After a very cold night at Journeys Inn, it was time to pack up, have breakfast, and head out. We were on our way to North West University for a lecture. We were a small group of 8 people: 7 women and 1 man. We have only known each other for one night but we already began to form a bond.
One of our main goals as a group was to try to blend in with the locals and not appear to be “typical” Americans. That goal quickly left usthe moment we saw monkeys casually roaming the campus. Immediately, we all flocked together with our phones to take pictures, definitely making us stand out from the crowd.
Once we settled in, our professor gave us a lecture on the conservation model used in South Africa and howit applies to ecotourism. From our perspective interest, one of our first questions was how hunting innocent animals could have a benefit to anyone. We saw it as a cruel and selfish act, which people partook in simply to show dominance over animals. The professor understood why we thought this way, but she explained the benefits of legal and managed hunting. To summarize her telling: hunting creates a large work industry to maintain the animals. It takes a large sum of money to be able to afford to go hunting, and that money goes straight back into conservation. Although I could never imagine myself hunting a trophy animal, I now have a better understanding of why South Africa allows and encourages it.
The rest of the day we spent on the road to Shosholoza Game Lodge, where we would spend the next couple of days. Since arriving, not only have I been jet lagged but we have been getting up around 6am each day, furthering my exhaustion. For those that know me personally know that’s definitely a big challenge for me because I love sleeping in.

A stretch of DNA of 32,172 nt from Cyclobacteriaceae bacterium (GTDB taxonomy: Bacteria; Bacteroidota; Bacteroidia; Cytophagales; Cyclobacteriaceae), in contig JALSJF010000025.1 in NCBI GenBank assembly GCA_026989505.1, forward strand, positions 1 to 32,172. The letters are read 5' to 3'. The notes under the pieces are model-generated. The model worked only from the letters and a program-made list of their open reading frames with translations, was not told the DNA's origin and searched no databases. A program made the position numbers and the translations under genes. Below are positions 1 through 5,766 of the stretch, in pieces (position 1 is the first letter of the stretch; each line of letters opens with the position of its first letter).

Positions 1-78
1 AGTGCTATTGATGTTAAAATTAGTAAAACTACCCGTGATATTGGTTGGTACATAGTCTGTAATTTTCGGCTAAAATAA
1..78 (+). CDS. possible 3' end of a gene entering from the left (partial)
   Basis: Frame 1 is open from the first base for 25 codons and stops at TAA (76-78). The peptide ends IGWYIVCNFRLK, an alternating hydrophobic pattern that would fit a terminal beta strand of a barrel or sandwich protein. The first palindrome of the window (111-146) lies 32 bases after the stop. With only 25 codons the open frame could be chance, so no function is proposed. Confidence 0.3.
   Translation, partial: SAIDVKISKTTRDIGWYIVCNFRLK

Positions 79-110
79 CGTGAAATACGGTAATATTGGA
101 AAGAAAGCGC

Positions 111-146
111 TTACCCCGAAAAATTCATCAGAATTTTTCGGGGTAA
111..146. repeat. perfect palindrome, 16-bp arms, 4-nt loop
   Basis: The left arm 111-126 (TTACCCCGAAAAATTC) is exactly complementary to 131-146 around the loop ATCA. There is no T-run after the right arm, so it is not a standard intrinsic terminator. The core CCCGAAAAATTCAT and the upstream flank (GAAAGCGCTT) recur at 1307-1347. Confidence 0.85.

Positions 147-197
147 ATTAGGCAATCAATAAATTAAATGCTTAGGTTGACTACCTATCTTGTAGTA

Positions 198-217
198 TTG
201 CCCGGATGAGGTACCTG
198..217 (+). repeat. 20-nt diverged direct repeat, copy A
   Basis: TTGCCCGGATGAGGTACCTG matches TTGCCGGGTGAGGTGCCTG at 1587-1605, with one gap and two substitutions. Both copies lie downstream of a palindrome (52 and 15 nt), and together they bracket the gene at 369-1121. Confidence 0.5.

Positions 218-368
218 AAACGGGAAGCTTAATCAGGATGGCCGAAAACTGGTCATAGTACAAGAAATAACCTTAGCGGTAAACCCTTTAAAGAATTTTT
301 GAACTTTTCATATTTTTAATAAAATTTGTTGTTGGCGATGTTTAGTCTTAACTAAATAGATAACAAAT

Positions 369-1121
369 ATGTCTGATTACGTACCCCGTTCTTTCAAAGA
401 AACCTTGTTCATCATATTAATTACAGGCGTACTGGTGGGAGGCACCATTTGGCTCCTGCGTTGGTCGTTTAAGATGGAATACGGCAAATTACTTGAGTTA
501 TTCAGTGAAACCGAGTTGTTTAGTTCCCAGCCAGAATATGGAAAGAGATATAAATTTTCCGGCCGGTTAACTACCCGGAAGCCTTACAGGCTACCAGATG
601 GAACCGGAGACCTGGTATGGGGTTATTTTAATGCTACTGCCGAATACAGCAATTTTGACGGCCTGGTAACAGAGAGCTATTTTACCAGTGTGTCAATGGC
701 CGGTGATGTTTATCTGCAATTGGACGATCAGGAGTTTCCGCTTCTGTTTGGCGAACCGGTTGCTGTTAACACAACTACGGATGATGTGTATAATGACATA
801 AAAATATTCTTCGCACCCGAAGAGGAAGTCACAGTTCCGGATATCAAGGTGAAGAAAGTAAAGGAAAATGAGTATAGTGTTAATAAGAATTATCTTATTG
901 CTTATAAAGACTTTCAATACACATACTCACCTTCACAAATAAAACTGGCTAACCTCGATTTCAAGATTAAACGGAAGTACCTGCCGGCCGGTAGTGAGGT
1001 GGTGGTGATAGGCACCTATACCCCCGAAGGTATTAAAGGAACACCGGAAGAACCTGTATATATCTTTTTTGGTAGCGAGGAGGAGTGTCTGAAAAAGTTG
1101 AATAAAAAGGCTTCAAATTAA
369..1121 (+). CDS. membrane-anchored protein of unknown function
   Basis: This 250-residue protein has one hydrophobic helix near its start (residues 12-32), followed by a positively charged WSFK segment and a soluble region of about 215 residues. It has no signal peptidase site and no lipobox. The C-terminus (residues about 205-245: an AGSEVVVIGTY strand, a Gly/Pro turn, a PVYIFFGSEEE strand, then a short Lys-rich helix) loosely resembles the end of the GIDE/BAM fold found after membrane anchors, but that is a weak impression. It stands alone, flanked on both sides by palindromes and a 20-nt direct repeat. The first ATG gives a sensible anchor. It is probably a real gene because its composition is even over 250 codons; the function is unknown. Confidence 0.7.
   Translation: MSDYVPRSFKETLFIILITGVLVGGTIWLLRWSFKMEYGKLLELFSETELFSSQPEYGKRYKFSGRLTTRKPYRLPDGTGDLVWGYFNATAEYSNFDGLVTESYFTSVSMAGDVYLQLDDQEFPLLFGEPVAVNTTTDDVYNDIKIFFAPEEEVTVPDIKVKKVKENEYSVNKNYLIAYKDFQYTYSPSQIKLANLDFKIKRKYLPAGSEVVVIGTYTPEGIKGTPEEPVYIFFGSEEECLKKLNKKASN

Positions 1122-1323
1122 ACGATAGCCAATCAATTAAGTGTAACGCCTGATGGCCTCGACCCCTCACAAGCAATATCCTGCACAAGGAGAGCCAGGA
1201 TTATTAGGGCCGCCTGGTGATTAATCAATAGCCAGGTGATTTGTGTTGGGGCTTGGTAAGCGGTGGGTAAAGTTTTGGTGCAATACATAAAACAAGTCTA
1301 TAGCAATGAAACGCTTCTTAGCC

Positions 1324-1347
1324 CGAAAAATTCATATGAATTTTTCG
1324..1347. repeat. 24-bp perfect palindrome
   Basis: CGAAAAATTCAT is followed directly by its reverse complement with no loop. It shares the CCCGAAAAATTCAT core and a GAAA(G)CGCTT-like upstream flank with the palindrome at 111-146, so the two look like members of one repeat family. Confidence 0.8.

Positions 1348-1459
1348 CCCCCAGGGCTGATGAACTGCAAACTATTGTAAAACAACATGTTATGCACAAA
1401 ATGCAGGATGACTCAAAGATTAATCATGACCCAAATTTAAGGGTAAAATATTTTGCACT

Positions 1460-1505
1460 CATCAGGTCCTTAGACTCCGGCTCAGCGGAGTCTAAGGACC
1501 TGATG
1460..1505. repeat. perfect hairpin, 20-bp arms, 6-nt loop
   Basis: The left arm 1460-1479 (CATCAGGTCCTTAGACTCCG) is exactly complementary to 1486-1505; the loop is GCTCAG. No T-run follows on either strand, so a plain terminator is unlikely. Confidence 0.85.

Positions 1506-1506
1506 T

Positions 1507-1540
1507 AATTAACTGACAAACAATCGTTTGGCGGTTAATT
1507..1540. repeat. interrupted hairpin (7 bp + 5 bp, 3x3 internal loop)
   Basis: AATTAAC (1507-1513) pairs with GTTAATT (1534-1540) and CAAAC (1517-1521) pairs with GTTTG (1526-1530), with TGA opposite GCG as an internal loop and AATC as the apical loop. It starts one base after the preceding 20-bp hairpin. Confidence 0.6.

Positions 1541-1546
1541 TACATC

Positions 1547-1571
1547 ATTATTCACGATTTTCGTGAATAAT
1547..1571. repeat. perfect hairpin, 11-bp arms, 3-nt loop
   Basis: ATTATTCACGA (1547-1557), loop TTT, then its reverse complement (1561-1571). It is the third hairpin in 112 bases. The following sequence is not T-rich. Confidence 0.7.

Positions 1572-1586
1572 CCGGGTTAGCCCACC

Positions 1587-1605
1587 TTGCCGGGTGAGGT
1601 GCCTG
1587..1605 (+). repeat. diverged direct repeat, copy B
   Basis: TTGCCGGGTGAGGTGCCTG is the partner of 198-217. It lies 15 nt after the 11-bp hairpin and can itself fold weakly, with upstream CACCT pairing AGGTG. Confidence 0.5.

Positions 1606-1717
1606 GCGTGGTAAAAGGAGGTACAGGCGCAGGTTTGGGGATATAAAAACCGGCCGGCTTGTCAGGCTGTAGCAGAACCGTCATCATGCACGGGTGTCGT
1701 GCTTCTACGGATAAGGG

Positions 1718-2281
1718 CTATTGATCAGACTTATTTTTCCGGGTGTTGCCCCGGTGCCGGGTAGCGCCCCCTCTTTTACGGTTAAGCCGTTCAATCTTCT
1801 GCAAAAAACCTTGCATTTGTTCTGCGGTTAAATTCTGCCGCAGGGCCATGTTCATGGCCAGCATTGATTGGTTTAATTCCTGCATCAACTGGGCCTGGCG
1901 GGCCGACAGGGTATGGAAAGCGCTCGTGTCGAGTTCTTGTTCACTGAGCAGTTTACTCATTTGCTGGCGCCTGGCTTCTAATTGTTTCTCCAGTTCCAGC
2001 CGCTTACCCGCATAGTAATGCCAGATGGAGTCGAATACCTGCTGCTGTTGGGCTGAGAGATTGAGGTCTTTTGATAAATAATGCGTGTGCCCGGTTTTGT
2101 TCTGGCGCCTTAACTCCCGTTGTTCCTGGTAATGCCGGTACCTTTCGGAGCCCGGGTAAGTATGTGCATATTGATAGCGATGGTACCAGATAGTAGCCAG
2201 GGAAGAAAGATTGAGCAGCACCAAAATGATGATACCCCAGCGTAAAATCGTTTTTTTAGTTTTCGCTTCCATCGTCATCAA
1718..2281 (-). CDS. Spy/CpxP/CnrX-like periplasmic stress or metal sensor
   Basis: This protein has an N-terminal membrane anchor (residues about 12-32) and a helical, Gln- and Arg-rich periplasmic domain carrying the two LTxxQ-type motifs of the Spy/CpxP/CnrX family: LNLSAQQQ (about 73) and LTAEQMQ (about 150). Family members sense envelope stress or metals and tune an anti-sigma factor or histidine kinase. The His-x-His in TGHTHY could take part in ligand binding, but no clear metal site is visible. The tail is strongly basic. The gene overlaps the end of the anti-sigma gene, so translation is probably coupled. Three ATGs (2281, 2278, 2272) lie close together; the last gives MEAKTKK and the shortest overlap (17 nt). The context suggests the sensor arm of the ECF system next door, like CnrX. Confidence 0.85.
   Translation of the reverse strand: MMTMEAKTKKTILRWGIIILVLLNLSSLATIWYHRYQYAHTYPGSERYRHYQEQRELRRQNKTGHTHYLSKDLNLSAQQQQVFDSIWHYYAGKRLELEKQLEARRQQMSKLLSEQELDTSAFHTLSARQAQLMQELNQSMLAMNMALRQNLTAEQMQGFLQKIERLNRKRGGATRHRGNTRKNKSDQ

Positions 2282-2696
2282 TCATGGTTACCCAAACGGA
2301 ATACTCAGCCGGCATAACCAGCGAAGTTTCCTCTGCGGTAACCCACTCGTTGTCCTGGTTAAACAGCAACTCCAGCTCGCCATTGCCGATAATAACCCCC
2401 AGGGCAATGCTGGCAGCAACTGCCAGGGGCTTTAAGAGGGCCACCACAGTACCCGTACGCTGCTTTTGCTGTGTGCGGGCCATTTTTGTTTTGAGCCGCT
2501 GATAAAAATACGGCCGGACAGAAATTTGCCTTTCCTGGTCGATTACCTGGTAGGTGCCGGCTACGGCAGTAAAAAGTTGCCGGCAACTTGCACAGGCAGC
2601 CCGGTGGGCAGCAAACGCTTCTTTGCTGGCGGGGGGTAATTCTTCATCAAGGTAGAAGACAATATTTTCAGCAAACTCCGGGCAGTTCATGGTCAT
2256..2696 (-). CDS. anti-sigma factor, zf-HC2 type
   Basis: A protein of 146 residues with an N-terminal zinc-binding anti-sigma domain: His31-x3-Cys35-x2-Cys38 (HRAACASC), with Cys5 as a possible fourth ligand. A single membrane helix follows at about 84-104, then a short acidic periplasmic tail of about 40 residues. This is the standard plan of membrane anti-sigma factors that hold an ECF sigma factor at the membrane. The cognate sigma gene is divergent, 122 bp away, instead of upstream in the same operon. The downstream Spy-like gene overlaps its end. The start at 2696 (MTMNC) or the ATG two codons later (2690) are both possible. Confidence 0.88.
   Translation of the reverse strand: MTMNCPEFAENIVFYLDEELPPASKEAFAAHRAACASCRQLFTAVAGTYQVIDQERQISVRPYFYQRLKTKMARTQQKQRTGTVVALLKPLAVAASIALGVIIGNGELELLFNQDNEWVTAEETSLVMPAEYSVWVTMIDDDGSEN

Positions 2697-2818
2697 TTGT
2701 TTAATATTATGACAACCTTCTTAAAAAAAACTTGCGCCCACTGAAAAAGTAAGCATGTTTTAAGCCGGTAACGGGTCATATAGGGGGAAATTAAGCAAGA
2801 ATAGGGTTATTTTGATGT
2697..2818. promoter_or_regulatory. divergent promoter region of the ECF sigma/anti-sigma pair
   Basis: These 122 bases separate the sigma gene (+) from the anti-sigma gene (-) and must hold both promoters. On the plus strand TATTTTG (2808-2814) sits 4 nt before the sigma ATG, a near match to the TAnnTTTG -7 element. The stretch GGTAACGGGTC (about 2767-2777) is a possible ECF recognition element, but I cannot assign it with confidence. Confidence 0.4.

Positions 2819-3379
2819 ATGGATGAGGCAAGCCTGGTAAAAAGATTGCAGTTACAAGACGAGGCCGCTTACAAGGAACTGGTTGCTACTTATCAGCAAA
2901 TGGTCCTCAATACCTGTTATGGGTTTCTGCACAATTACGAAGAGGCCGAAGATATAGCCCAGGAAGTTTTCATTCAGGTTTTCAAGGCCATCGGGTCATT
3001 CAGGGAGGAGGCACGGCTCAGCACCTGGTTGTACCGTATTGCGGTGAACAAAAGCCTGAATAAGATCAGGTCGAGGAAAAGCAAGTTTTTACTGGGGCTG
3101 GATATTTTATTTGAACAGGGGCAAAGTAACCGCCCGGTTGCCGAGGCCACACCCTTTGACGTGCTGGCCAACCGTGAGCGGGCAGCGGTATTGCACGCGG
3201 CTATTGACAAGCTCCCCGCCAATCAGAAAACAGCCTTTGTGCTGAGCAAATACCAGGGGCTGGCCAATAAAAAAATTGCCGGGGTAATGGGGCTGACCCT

Friday was the first day we got to meet and work with one of the exotic vets. Dr. James was kind and had two interns who were veterinary students from Belgium. We drove up to a local game reserve and the owner told us that one of his sable were limping and needed to be checked out. Dr.James explained to us how to safely work with wildlife animals. He emphasized speed and alertness. Once the sable was darted we rode over and assisted with keeping it still. The limp seemed to be from arthritis and all Dr. James could do was give a cortisol shot.
Afterwards, we had a lecture about the types of drugs he carried and diseases associated with each animal. Dr. James has been a wildlife vet for 6 years and told us some unbelievable stories. He very casually told us that he’s been kicked by a giraffe, bitten by a lion cub, and been in a helicopter accident. All of these stories made it clear as to why his insurance is 4 times higher than a regular vet.
In the afternoon, Dr. James did not have any clients for us to work with so we had some free time at the lodge where we were residing. Michael, our tour guide, organized a game run at the lodge. A game run is basically a drive through a large plot of land that has different animals, with the purpose of spotting as many as possible. During our drive we tried to identify as many animals as we could. One of the best parts of the drive was seeing a small herd of giraffes right in front of our truck. I never imagined being so close to such a huge and majestic animal. It had only been a few days of being in South Africa and I could not be more excited for what else we were going to experience.
After a long and successful day, we got back on the road to headed home. Unfortunately, 2 of our tires popped on the road, but Michael came to the rescue with a tire change. We all looked at the bright side of the situation and just enjoyed the sunset we were able to see.
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